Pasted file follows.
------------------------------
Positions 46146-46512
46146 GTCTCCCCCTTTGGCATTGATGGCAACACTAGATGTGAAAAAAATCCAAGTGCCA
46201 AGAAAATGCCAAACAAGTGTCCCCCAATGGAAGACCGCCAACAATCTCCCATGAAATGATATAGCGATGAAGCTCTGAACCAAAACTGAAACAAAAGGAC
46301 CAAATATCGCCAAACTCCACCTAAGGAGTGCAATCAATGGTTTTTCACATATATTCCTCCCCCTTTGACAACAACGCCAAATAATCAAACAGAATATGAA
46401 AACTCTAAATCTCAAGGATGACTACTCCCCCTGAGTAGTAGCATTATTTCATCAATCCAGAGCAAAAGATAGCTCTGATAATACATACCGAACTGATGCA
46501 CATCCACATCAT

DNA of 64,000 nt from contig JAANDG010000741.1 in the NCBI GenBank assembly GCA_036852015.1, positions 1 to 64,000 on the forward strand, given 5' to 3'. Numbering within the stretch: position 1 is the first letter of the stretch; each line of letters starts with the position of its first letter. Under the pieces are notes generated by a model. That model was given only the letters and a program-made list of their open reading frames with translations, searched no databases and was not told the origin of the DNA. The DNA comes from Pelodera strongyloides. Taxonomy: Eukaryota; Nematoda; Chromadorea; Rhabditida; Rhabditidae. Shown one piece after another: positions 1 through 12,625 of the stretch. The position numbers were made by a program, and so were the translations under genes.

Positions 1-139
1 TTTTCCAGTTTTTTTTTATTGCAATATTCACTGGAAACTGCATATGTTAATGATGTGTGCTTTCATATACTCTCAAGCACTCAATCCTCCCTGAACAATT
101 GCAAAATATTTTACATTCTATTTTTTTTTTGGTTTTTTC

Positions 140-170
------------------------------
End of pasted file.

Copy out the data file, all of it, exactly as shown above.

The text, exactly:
Positions 46146-46512
46146 GTCTCCCCCTTTGGCATTGATGGCAACACTAGATGTGAAAAAAATCCAAGTGCCA
46201 AGAAAATGCCAAACAAGTGTCCCCCAATGGAAGACCGCCAACAATCTCCCATGAAATGATATAGCGATGAAGCTCTGAACCAAAACTGAAACAAAAGGAC
46301 CAAATATCGCCAAACTCCACCTAAGGAGTGCAATCAATGGTTTTTCACATATATTCCTCCCCCTTTGACAACAACGCCAAATAATCAAACAGAATATGAA
46401 AACTCTAAATCTCAAGGATGACTACTCCCCCTGAGTAGTAGCATTATTTCATCAATCCAGAGCAAAAGATAGCTCTGATAATACATACCGAACTGATGCA
46501 CATCCACATCAT

DNA of 64,000 nt from contig JAANDG010000741.1 in the NCBI GenBank assembly GCA_036852015.1, positions 1 to 64,000 on the forward strand, given 5' to 3'. Numbering within the stretch: position 1 is the first letter of the stretch; each line of letters starts with the position of its first letter. Under the pieces are notes generated by a model. That model was given only the letters and a program-made list of their open reading frames with translations, searched no databases and was not told the origin of the DNA. The DNA comes from Pelodera strongyloides. Taxonomy: Eukaryota; Nematoda; Chromadorea; Rhabditida; Rhabditidae. Shown one piece after another: positions 1 through 12,625 of the stretch. The position numbers were made by a program, and so were the translations under genes.

Positions 1-139
1 TTTTCCAGTTTTTTTTTATTGCAATATTCACTGGAAACTGCATATGTTAATGATGTGTGCTTTCATATACTCTCAAGCACTCAATCCTCCCTGAACAATT
101 GCAAAATATTTTACATTCTATTTTTTTTTTGGTTTTTTC

Positions 140-170